This guest post comes to us from Board Member G.W. Rolle who works with Pinellas County Coalition for the Homeless in Florida.
Over a week ago now, the St. Petersburg City Council passed an ordinance outlawing all roadside solicitation. The ordinance was passed with a unanimous vote, and has been met with praise from several council members and area residents alike. Unfortunately, few seem to realize the far-reaching effects this law would have on the St. Petersburg population. The language of the ordinance does not distinguish types of solicitation, and would therefore outlaw the selling of newspapers at traffic intersections or even the fire department’s annual fundraising for muscular dystrophy.
Although the ordinance stems from a concern for public safety, there are many people that stand to be harmed by this ordinance. Dozens of homeless people and community members will lose important income that comes from the sale of street newspapers. The St. Petersburg Times and the Tampa Tribune have spoken out against the ordinance. Times Publishing, the St. Petersburg Times’ parent company, has filed a lawsuit saying the ordinance violates freedom of speech.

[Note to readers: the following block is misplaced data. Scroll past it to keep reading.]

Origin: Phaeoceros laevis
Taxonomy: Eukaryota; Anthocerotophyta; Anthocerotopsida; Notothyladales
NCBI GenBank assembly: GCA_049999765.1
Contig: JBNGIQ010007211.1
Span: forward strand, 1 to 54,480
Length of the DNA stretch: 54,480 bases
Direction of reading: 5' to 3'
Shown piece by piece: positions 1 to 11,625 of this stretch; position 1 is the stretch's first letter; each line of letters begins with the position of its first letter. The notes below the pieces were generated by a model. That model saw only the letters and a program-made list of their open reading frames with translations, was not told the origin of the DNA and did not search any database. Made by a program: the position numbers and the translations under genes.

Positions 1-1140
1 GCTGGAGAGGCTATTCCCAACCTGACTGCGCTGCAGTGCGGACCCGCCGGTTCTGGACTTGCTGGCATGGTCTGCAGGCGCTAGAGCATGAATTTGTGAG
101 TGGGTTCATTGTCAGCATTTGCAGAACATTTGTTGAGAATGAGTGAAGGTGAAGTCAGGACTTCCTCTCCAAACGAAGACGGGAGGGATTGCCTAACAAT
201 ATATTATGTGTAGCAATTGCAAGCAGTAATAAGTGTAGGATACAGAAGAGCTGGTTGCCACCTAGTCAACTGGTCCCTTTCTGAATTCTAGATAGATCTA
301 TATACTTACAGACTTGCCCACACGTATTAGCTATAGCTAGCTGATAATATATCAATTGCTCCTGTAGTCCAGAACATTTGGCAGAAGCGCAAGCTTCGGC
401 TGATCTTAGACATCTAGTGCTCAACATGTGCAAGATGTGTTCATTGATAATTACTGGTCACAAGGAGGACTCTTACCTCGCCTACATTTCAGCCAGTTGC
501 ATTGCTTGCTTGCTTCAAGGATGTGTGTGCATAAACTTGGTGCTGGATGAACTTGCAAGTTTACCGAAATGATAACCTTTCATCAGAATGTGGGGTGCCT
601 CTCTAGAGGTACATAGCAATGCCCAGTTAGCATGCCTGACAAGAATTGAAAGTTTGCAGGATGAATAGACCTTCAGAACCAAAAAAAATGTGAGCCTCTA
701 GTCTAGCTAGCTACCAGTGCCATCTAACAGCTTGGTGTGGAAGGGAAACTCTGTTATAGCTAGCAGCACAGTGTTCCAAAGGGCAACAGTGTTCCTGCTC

The ordinance amounts to yet another instance of the criminalization of homelessness – where street vendors (often homeless) are punished for carrying out behaviors necessitated by their economic situations – and the implications are far reaching.
If council members stopped thinking of homelessness as a crime, they could begin looking for solutions to the problem, such as affordable housing. City councils should embrace ordinances that promote constructive engagement and dismiss those ordinances that merely dismiss the homeless. Housing is a human right. But when housing is not available, the solution is not to punish those who are without it.